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Grant Golub

June 3rd, 2020

How to Manage the LSE PhD Upgrade

0 comments | 4 shares

Estimated reading time: 10 minutes

Grant Golub

June 3rd, 2020

How to Manage the LSE PhD Upgrade

0 comments | 4 shares

Estimated reading time: 10 minutes

The PhD upgrade process is the first big hurdle you face as a PhD student at LSE. Passing the upgrade is what determines whether you move onto full PhD status or not for the rest of your degree programme. As such, it can be a stressful and anxiety-inducing process. However, there are ways to manage the process and your first year of the PhD to ensure you are ready and well-equipped to pass your upgrade at the end of the first year.

1. Start Early

When you begin your PhD, it is easy to squander valuable time. Since you are not taking a bunch of classes every week, there are no regular deadlines for you to think about or readings to consistently complete. As a result, some PhD students spend their first several months not completing much work. However, it is vital to hit the ground running when you begin so you can use all the time at your disposal. You don’t want it to be April and you are behind because you did not use your first few months wisely.

2. Set your own deadlines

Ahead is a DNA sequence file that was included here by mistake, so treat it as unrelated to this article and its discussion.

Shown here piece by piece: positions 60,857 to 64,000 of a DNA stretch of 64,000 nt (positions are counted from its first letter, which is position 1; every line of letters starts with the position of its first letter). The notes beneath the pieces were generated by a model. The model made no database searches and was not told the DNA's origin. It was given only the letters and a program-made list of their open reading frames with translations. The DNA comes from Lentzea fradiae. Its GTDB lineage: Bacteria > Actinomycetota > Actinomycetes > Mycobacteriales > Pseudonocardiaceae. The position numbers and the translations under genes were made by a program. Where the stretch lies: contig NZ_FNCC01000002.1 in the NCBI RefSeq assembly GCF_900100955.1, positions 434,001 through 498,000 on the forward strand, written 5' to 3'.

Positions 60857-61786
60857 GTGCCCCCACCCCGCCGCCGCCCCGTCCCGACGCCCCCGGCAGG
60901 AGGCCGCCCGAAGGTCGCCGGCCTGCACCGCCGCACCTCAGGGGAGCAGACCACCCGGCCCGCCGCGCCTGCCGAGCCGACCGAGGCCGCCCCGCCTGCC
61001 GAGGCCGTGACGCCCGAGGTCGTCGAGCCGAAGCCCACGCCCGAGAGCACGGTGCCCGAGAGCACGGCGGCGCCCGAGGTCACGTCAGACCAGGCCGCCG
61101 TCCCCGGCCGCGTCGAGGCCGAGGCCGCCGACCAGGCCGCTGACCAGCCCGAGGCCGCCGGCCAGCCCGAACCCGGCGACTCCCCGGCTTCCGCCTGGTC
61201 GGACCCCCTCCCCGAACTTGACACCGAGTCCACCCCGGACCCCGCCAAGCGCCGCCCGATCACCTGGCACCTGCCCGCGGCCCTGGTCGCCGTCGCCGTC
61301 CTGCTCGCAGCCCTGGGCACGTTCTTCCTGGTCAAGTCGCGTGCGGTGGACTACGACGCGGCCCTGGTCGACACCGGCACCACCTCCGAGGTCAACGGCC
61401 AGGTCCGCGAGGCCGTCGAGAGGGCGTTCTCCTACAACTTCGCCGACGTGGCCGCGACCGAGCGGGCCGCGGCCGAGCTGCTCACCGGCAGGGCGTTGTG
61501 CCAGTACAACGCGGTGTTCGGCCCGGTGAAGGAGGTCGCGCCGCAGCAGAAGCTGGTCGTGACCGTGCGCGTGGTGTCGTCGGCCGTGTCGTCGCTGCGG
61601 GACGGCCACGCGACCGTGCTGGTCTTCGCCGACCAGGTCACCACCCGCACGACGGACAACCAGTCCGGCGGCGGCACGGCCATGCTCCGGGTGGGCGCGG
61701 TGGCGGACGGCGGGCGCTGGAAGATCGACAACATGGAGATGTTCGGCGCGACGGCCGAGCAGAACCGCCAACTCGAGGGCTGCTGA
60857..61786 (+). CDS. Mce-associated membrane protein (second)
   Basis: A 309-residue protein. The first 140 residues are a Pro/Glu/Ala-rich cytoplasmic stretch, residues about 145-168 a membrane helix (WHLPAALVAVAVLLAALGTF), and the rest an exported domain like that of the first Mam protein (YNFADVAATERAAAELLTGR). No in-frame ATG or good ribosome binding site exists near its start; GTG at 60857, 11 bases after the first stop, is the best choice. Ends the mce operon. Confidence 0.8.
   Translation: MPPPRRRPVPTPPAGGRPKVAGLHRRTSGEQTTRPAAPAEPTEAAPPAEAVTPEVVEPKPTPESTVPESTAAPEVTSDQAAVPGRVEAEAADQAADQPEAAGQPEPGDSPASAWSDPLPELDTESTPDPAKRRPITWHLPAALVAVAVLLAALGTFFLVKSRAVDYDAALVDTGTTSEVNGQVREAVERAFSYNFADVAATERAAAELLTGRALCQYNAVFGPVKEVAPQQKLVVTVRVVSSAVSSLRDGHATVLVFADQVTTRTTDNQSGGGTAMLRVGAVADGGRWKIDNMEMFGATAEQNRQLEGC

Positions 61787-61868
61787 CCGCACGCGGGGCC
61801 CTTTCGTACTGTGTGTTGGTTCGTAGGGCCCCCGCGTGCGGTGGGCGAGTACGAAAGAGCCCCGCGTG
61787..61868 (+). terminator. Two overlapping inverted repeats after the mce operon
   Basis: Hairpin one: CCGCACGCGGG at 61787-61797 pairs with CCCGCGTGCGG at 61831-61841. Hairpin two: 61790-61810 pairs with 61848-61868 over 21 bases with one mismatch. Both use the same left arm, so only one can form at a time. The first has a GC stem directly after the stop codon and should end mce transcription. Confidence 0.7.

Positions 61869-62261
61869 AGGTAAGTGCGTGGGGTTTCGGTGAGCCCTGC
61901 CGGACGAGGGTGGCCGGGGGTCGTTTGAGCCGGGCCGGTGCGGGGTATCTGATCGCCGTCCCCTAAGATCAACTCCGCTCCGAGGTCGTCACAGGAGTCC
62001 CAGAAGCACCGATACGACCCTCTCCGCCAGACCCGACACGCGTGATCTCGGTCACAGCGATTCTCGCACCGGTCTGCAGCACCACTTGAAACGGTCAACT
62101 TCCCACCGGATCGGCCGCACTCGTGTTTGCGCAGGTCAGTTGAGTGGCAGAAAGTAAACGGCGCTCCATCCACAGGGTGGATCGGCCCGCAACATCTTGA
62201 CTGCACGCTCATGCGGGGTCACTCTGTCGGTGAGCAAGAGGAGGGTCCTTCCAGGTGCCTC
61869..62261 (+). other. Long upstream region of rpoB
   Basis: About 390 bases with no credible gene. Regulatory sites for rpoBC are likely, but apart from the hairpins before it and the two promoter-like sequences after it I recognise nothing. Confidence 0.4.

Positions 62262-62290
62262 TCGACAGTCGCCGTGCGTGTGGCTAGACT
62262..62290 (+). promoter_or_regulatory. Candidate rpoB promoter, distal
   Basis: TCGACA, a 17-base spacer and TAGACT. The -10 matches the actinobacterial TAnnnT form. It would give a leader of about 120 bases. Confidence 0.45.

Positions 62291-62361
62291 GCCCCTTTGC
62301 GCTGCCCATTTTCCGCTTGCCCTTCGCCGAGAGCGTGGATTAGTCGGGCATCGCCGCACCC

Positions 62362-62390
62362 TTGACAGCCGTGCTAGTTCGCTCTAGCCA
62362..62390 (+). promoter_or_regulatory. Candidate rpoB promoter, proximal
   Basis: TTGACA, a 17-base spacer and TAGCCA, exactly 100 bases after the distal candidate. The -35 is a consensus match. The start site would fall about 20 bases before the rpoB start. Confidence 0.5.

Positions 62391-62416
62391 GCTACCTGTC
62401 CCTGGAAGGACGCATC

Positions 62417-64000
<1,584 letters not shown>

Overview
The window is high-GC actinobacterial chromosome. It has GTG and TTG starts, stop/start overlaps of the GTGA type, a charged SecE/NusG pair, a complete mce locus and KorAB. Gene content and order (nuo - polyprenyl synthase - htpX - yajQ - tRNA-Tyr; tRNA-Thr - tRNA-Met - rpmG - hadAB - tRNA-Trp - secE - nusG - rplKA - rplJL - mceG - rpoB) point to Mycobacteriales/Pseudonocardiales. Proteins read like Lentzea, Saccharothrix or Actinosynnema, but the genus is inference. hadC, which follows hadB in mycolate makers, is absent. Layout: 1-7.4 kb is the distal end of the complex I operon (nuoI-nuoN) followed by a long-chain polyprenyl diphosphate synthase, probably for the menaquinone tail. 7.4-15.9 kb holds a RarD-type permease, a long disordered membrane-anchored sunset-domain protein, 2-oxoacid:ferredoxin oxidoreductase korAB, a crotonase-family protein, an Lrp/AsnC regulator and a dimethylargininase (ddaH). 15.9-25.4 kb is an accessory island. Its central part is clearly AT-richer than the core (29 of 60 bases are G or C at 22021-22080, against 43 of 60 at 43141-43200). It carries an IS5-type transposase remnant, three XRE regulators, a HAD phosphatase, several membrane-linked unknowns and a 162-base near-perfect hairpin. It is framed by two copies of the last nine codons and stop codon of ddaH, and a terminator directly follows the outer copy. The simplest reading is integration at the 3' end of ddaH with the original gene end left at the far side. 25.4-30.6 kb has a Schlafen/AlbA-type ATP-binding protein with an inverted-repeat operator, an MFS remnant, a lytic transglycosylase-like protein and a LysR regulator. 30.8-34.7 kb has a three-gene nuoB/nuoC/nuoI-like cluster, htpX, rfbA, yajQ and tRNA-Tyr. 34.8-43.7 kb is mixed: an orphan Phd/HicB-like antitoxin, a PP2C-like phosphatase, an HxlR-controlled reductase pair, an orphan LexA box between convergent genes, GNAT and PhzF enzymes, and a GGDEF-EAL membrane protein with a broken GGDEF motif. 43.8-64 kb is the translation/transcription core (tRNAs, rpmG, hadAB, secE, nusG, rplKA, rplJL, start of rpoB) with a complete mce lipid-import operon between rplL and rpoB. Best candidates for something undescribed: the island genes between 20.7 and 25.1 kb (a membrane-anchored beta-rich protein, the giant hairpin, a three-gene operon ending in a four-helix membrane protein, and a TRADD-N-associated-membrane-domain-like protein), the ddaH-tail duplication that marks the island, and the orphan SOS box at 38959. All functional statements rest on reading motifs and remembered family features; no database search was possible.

This next tip flows from the first one. Some students might say it is all well and good to start early, but are not sure how to do that. Set your own deadlines or milestones then so you have benchmarks to work against. Ask your supervisor to give you deadlines if you have difficulty creating your own. Completing smaller tasks along the way can help you complete the larger project and make you feel like you are making progress. It is helpful to divide the academic year into chunks and think about what you want to accomplish. It makes meeting your goals a lot easier. That feeling of progress helps you stay on track, which is crucial when managing a huge project like a PhD where it can be easy to lose yourself in the details sometimes.

3. Focus on one thing at a time

Every PhD programme requires different components as part of the upgrade dossier you submit at the end of the academic year. In the Department of International History, we have four pieces, but the two major ones are your historiographical essay and your sample chapter. Some students make the mistake of trying to tackle everything all at once. Doing that makes it harder to make substantial headway on any one part. Instead, it is advisable to focus on one thing at a time. For me, I started with my historiographical essay and spent the first part of the year working on that. Once that was completed, I moved onto my upgrade chapter. Focusing on one thing at a time helped me keep my stress levels down and made me feel like I was getting work done. It can be tempting to be overly ambitious, but it is important to remind yourself of your limits and the constraints you operate under. If you take on too much at once, you might not make real progress at all.

 

For details on the PhD upgrade process for all Departments have a look at the PhD Academy guidance.

About the author

Grant Golub

My name is Grant Golub and I'm a PhD candidate in the Department of International History at LSE. My research focuses on US foreign relations and grand strategy, diplomatic history, and Anglo-American relations.

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